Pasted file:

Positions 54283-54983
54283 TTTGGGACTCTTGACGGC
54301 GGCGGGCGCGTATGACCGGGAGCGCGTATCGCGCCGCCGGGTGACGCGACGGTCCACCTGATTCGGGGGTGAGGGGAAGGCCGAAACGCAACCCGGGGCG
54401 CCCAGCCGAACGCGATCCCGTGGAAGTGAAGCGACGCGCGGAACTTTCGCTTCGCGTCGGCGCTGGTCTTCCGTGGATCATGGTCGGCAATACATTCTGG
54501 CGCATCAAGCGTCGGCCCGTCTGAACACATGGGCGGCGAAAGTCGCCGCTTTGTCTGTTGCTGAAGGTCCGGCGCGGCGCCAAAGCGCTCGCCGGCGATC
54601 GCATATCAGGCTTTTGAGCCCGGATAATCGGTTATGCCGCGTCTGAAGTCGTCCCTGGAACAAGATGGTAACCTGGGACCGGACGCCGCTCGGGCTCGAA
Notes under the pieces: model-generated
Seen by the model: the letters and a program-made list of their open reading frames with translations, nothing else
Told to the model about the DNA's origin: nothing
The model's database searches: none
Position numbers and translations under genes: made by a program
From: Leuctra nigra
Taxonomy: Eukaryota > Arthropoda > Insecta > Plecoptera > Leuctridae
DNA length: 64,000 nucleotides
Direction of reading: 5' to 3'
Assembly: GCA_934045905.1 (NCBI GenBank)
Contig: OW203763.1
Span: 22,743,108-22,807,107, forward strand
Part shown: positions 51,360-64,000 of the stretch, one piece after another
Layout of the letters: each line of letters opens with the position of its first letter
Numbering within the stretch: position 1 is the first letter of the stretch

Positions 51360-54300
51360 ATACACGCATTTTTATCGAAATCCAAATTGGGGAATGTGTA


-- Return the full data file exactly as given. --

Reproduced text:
Positions 54283-54983
54283 TTTGGGACTCTTGACGGC
54301 GGCGGGCGCGTATGACCGGGAGCGCGTATCGCGCCGCCGGGTGACGCGACGGTCCACCTGATTCGGGGGTGAGGGGAAGGCCGAAACGCAACCCGGGGCG
54401 CCCAGCCGAACGCGATCCCGTGGAAGTGAAGCGACGCGCGGAACTTTCGCTTCGCGTCGGCGCTGGTCTTCCGTGGATCATGGTCGGCAATACATTCTGG
54501 CGCATCAAGCGTCGGCCCGTCTGAACACATGGGCGGCGAAAGTCGCCGCTTTGTCTGTTGCTGAAGGTCCGGCGCGGCGCCAAAGCGCTCGCCGGCGATC
54601 GCATATCAGGCTTTTGAGCCCGGATAATCGGTTATGCCGCGTCTGAAGTCGTCCCTGGAACAAGATGGTAACCTGGGACCGGACGCCGCTCGGGCTCGAA
Notes under the pieces: model-generated
Seen by the model: the letters and a program-made list of their open reading frames with translations, nothing else
Told to the model about the DNA's origin: nothing
The model's database searches: none
Position numbers and translations under genes: made by a program
From: Leuctra nigra
Taxonomy: Eukaryota > Arthropoda > Insecta > Plecoptera > Leuctridae
DNA length: 64,000 nucleotides
Direction of reading: 5' to 3'
Assembly: GCA_934045905.1 (NCBI GenBank)
Contig: OW203763.1
Span: 22,743,108-22,807,107, forward strand
Part shown: positions 51,360-64,000 of the stretch, one piece after another
Layout of the letters: each line of letters opens with the position of its first letter
Numbering within the stretch: position 1 is the first letter of the stretch

Positions 51360-54300
51360 ATACACGCATTTTTATCGAAATCCAAATTGGGGAATGTGTA